Then again, maybe I’ve just gone crazy. I have been working too much.

Anyway, Donny courts Aya by entering her impromptu dance number at Static, visiting her dance class, and finally taking her out to dinner. I must admit that I was kind of confused, because I thought any conversation with an attractive woman who hails from Japan was supposed to go straight to talking about hentai tentacle rape after the customary two second pause. Seriously, what’s up with that? Questions must be answered. I know the actress is South Korean, but whatever. For his part, Donny waits the two seconds, but then talks about how beautiful her eyes are or something. I’d say he was doing it wrong, but I guess he gets the girl at the end of the movie. Perhaps I am mistaken. Is this why I don’t have any friends?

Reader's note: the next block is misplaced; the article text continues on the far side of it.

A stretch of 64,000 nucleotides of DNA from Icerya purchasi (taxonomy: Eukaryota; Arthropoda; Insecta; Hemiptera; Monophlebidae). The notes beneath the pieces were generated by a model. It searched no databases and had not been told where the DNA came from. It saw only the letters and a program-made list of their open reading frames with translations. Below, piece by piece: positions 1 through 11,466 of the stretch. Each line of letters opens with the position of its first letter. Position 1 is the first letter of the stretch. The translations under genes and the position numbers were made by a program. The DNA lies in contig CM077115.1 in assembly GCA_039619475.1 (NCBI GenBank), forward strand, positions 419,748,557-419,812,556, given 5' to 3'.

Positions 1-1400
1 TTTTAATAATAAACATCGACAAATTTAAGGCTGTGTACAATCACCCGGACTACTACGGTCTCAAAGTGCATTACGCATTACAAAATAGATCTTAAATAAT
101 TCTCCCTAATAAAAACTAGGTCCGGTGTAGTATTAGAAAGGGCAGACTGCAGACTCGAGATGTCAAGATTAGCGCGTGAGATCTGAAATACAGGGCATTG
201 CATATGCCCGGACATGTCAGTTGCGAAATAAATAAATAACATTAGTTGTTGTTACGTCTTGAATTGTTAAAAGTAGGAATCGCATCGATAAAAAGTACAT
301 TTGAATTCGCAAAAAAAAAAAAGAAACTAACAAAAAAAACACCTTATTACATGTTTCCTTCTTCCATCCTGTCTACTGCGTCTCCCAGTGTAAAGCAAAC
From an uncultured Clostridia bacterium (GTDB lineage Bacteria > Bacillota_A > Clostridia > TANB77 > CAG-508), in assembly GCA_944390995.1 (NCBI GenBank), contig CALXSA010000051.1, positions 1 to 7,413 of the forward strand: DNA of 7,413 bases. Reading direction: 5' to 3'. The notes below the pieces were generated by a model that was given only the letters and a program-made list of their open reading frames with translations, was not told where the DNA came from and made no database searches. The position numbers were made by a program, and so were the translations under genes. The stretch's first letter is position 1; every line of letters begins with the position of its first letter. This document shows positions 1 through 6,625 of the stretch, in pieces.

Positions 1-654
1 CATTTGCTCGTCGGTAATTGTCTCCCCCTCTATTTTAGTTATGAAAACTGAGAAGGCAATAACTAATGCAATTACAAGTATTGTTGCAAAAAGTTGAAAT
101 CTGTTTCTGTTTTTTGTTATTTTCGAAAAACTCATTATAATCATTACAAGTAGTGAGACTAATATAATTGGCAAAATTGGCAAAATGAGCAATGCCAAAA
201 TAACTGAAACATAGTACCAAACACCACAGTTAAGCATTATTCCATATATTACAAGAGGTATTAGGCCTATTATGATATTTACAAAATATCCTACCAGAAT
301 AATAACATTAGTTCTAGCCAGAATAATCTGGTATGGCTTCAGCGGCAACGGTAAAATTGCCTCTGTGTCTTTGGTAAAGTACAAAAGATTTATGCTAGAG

There’s more dancing, but I don’t want to give anything away. I was on the edge of my seat during the dance numbers! Are they going to successfully dance? Oh, it was just harrowing.

In one hilarious moment, though, Donny and Aya do a dance to take each other’s clothes off prior to fornication. This is one of the best “having another activity stand in for fucking” scenes since Arnold’s “loading up” scene in Raw Deal. If there was any doubt that this was an 80s Action film without the 80s or the Action, let it rest.

All is right with the world at the end. Donny has to go back to New Orleans for six months, but Michael is handled, a new underground club is formed, Nick and Kaz get over their differences, Aya gets to stay in the country, and it’s all through the power of dance. More than that, though, it’s all through the power of America.

We’ve survived Canada burning down our White House, a Civil War, the Great Depression, Nixon’s second term, and George W. Bush. We’ll survive Obama and this Great Recession. We will rise again. And we will dance!

(Note: Not valid in the 50 states, the District of Columbia, Puerto Rico, American Samoa, or Guam. The Virgin Islands get a pass, though.)